Monday, 31 October 2011

Deep, deep down

I have a lot to be grateful for, so I don't like to complain about our situation. I don't cry, I don't dwell on the 'what if's?' and I never forget that there are so many people who are worse off then us. The last few months have given me a new perspective on life that I cannot put into words. I appreciate every moment I share with my son. Sometimes, I pause and try to take a snapshot in my mind of those blissfully happy moments. I feel privileged and honored to have 'met' (through the wonders of social networking) other mothers who's children have survived strokes. I may never meet those woman in real life but there's great comfort in finding others who are dealing with the same issues. Having said all that, sometimes I get tired of being positive. I'm tired of trying hard to not make people feel awkward. I'm tired of the cliches that people come out with. Sometimes, you don't need to say the 'right' words to show support. Just listening is enough. So, for this post only, I'm going to indulge in a rare moment of self pity and say what I feel deep down, WITHOUT a fairy floss ending....

Deep down I'm jealous. I'm jealous of all the other mummies who don't have to do therapy with their babies all day long. I'm jealous that those babies are easily ticking off the developmental milestones and my baby has to work so damn hard. I'm jealous of mummies who have the energy to talk about petty, insignificant shit.

Deep down, I'm angry. I'm angry that a lot of my sons innocence was taken away when he was only 10 weeks old. Sometimes, when he flashes one of his trademark grins, I want to run outside and scream "It's not fucking fair. Why him?". I'm angry that he'll never know a life without therapists and doctors appointments.

Deep down, I'm scared. I am so fucking scared. I'm scared that other kids might pick on him when he's older. I'm scared that he'll have low self esteem. I'm scared that he'll struggle in school. I'm scared that he'll be unhappy. I'm scared that he'll be diagnosed with autism. I'm scared that he might need another bone marrow biopsy soon because his white blood cells have been inexplicably low for awhile now. More than anything though, I'm scared of the day he asks me "mummy, when will my stroke get better?".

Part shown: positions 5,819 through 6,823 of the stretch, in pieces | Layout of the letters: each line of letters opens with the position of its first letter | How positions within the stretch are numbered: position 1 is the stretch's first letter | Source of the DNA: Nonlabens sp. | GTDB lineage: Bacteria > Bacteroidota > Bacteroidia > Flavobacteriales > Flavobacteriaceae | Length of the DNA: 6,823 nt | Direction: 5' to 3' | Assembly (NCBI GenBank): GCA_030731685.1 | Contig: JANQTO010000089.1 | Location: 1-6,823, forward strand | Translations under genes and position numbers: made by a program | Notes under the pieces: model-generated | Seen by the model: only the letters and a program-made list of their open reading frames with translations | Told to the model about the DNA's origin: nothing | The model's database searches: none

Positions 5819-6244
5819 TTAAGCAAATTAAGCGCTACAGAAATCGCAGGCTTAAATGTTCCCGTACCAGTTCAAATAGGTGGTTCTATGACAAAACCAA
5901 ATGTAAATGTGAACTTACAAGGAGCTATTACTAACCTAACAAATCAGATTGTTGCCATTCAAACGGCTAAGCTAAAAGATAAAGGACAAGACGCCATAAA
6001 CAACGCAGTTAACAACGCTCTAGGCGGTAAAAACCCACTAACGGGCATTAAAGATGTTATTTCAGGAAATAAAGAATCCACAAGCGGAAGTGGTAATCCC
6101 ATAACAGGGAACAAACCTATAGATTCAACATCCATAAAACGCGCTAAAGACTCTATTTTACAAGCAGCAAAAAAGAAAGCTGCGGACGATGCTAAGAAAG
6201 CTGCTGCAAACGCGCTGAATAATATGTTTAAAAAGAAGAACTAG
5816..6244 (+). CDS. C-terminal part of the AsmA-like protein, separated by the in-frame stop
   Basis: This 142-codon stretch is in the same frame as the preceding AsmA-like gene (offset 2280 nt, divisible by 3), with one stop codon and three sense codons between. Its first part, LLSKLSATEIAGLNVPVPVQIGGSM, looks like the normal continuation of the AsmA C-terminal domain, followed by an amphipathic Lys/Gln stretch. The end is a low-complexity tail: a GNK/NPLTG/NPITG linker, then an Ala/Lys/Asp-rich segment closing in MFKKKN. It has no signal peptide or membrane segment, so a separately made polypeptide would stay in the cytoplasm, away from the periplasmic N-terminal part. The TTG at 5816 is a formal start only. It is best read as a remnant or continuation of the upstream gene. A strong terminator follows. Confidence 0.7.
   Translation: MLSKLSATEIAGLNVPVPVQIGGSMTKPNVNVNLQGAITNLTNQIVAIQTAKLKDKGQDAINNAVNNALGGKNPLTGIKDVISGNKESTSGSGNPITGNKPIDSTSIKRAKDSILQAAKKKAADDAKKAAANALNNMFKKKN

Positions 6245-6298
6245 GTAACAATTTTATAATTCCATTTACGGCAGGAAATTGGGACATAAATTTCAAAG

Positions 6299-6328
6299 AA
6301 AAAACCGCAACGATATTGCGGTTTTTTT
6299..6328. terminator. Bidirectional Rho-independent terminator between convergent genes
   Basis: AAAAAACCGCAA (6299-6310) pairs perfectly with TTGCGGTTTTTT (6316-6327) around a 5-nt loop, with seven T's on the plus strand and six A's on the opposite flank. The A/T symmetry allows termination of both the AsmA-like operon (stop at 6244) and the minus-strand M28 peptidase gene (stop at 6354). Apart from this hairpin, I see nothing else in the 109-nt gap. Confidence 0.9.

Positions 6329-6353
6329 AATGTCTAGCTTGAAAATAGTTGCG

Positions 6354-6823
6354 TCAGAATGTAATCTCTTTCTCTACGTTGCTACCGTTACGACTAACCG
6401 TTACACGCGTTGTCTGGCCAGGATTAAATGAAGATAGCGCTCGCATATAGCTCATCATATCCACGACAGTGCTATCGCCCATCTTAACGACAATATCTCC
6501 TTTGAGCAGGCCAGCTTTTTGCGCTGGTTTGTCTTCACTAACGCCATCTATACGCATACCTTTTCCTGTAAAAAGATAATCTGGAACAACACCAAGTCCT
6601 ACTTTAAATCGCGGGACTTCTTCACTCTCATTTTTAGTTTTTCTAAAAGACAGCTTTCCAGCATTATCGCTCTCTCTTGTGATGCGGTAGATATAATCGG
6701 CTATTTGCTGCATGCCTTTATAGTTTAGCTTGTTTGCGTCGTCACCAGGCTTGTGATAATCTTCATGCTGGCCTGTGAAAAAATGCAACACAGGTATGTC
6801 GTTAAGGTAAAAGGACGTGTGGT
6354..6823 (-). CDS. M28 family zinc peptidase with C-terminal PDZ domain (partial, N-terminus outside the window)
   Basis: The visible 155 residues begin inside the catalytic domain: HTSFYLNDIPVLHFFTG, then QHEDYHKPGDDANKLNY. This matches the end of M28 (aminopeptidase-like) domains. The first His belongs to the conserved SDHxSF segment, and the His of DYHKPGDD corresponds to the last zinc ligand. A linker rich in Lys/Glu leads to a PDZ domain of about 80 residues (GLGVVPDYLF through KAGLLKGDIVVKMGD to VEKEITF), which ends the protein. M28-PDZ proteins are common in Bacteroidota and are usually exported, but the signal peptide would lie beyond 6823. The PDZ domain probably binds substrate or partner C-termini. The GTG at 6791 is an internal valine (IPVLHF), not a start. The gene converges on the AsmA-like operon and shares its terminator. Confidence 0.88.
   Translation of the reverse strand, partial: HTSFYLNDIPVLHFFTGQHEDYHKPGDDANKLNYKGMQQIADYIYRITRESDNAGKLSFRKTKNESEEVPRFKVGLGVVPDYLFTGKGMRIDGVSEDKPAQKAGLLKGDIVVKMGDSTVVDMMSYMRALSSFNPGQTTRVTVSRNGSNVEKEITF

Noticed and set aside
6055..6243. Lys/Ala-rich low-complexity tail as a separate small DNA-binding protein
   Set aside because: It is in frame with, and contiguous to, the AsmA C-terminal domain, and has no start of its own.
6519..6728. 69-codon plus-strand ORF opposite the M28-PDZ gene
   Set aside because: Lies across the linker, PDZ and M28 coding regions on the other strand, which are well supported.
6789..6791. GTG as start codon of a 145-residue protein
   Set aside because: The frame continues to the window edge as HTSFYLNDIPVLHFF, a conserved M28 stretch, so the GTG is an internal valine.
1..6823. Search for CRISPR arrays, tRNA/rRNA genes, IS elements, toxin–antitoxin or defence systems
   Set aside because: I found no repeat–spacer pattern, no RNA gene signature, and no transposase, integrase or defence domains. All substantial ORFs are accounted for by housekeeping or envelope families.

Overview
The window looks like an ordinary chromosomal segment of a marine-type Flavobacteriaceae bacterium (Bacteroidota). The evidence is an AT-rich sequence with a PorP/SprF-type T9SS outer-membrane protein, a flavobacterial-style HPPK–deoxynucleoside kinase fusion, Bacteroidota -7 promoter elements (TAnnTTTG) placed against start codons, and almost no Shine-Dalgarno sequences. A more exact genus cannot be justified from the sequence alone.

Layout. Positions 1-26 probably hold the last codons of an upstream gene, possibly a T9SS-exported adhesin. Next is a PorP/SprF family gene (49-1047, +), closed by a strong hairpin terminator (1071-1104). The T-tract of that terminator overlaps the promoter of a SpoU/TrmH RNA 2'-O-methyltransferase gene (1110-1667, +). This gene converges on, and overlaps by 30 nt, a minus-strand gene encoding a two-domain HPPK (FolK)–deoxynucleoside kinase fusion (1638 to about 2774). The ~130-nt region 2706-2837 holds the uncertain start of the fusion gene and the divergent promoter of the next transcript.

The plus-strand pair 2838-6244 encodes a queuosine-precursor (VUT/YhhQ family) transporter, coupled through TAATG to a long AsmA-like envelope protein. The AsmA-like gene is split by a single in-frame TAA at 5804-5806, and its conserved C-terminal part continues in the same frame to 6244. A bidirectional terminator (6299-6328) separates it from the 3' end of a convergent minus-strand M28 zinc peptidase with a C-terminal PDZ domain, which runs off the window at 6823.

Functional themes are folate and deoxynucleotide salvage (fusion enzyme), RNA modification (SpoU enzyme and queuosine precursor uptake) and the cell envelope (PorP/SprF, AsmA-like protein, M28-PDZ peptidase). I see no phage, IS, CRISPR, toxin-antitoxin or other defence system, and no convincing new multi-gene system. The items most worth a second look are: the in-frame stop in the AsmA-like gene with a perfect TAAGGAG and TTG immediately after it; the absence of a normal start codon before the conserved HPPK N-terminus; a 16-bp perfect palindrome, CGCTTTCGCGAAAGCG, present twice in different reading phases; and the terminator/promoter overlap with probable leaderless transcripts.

Because no child should have to ask that question.

- Posted using BlogPress from my iPhone


  1. Oh Faith. I have just found your blog recently from A baby called Max. You are a extraordinary mother doing everything in your heart to make your little man's life as wonderful as possible. Unfortunately we can't always protect them 24hrs a day from the worlds nasties. If he does ever come across these nasties, and by overcoming them, they will only make him stronger. Keep doing what you are doing so well.

  2. Faith - The huge effort if are putting in for Max is beyond anything i have seen anyone i know do for their kids - I'm sure these mums when they see your outstanding commitment and care will look at themselves and say - "well, what am I doing for my child..." really - they are the ones who should be rattled with guilt.
    you have a very handsome boy faith who's eyes say it all - if i wasn't up to date with your journey i wouldn't have known any different with the photo's your sharing.
    i'm amazed at all you do, and the pure honesty of your life and the openness of your character - i hope that one day i could have your strength


    p.s There is a lady i work with who's daughter had a stroke - she's now 15, but i will email her and find out what advice she can give or any phone numbers she can pass on to you. xxoo

  3. Phew, that was amazing. What an incredible mumma you are. More than ever I believe that we are only ever given what we can handle in this life. Max will be fine, and so will his mum. x